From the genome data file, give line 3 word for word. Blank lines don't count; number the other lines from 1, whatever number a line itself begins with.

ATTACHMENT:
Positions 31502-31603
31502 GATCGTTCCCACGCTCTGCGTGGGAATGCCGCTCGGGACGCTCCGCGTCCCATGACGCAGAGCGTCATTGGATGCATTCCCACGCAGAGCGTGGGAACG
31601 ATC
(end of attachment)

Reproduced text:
31601 ATC